In case no person makes claim during the three year period after the qualification of the representative either to be the missing person or to have succeeded to his rights by reason of his death since the commencement of the seven year period ‘a conclusive presumption shall arise that the missing person died prior to the filing of the petition * * *; and the estate shall be finally distributed accordingly’. Thereupon the liability of the representative, and his sureties to claimants is ended and the liability of distributees ended and their bonds canceled. If the period during which the person has been missing at the time the petition is filed ‘shall have exceeded ten years' then the estate may be finally distributed at the end of one year ‘without a bond being given, with like effect as hereinbefore provided for at the expiration of the three year period.’ Prob. C. sec. 291.
After the final distribution of the estate ‘the statute of limitations shall be deemed to have run against all claimants; and no action * * * shall be brought’ by said missing person or persons claiming under him or claiming any interest in the estate against the administrator or executor or any surety or any distributee ‘to recover any part or portion of said estate.’ Prob. C. sec. 292.
The procedure is made applicable to all persons missing for seven years ‘whether such absence commenced heretofore and has been completed, or is still running, or shall hereafter commence to run.’ Prob. C. sec. 293.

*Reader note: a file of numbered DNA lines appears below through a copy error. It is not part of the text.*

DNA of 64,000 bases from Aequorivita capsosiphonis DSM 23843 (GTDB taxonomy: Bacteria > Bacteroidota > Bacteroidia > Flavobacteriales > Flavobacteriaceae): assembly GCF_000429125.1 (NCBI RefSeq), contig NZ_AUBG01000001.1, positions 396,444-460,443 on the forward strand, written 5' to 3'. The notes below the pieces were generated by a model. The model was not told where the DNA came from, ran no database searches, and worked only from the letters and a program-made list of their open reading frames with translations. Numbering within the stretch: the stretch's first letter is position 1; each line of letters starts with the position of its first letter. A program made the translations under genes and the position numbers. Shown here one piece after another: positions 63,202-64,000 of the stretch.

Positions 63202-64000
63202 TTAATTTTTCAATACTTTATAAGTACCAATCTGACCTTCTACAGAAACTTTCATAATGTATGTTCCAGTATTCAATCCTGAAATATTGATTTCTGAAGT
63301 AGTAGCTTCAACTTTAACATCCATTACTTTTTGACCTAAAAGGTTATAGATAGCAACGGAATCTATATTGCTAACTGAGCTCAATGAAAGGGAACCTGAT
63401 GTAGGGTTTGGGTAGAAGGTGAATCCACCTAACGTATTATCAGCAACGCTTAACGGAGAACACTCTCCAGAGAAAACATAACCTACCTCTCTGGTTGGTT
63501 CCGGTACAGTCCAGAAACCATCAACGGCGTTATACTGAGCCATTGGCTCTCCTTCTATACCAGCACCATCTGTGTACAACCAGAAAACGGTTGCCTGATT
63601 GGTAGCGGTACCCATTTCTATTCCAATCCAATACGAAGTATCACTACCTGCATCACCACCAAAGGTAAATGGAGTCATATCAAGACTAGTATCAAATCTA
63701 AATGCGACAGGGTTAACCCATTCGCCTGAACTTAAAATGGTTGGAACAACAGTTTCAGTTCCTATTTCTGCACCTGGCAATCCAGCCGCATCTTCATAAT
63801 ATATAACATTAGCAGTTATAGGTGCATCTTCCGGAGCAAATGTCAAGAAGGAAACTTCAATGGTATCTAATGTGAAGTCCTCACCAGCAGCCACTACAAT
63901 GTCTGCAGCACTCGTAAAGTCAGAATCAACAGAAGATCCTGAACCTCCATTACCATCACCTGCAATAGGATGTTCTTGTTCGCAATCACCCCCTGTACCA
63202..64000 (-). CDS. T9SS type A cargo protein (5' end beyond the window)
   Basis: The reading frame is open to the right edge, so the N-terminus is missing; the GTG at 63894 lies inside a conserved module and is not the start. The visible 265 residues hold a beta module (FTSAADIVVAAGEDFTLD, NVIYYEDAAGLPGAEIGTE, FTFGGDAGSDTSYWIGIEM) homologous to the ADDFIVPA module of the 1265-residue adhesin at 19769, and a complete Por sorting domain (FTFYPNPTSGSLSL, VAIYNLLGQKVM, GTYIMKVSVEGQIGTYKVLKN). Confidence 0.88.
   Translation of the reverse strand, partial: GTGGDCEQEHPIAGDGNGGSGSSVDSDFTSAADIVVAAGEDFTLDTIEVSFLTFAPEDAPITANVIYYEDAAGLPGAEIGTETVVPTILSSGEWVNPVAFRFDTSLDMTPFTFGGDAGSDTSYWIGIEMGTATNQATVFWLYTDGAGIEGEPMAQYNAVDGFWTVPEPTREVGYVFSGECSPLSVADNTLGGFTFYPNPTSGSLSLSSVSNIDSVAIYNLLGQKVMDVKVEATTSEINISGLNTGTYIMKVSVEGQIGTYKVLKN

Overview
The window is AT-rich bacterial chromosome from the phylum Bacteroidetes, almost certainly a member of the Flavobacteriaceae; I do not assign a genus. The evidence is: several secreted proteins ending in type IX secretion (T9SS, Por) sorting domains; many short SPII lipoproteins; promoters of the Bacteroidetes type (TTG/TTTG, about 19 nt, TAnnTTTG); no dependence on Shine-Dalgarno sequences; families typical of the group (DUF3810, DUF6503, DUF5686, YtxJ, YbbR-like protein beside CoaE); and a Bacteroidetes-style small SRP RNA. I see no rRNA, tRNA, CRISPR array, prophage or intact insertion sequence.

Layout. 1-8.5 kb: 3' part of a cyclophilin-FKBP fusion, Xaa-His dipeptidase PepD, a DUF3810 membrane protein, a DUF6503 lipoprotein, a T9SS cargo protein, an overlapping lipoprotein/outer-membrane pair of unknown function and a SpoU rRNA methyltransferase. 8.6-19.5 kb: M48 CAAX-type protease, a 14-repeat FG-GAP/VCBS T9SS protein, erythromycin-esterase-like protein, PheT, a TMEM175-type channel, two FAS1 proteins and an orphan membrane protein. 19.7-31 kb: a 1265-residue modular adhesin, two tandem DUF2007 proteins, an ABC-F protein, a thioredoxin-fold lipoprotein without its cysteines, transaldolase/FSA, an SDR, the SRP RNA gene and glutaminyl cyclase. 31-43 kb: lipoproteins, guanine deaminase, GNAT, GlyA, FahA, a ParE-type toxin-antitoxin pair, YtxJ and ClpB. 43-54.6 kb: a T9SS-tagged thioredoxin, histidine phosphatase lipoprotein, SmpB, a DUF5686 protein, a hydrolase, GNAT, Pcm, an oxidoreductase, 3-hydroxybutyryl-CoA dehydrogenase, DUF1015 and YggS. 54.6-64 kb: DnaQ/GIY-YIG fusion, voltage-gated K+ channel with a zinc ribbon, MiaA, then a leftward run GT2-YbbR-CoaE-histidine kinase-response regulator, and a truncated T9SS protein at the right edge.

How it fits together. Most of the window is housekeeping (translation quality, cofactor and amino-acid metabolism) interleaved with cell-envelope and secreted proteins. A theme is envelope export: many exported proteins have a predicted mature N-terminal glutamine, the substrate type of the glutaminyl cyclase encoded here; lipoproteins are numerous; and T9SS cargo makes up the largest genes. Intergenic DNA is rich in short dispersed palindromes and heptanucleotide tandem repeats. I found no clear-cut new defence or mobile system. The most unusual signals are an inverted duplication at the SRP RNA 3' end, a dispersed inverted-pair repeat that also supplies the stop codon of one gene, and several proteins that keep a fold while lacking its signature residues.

The administrator or executor shall proceed in the same general manner ‘as provided by this code for the administration and settlement of the estates of deceased persons, except as otherwise modified, limited or directed by the provisions of this act.’ Prob. C. sec. 294.
The procedure above outlined avoids the infirmity of the procedure considered in Scott v. McNeal, 154 U.S. 34, 14 S.Ct. 1108, 38 L.Ed. 896, by providing an express scheme for the administration of the estates of missing persons. Cunnius v. Reading School Dist., 198 U.S. 458, 472 et seq., 25 S.Ct. 721, 49 L.Ed. 1125. Indeed appellant does not, as it could not under the authorities, argue that the state may not provide for the administration of the estates of missing persons after a proper lapse of time, Cunnius v. Reading School Dist., supra, nor for a final distribution which forecloses all rights of the missing person after allowing a reasonable time to elapse after the inception of the proceedings, Blinn v. Nelson, 222 U.S. 1, 32 S.Ct. 1, 56 L.Ed. 65. Nor do we understand appellant to claim that the notice provided for does not afford due process of law. Cunnius v. Reading School Dist., supra; Mullane v. Central Hanover Bank & Trust Co., 339 U.S. 306, 70 S.Ct. 652.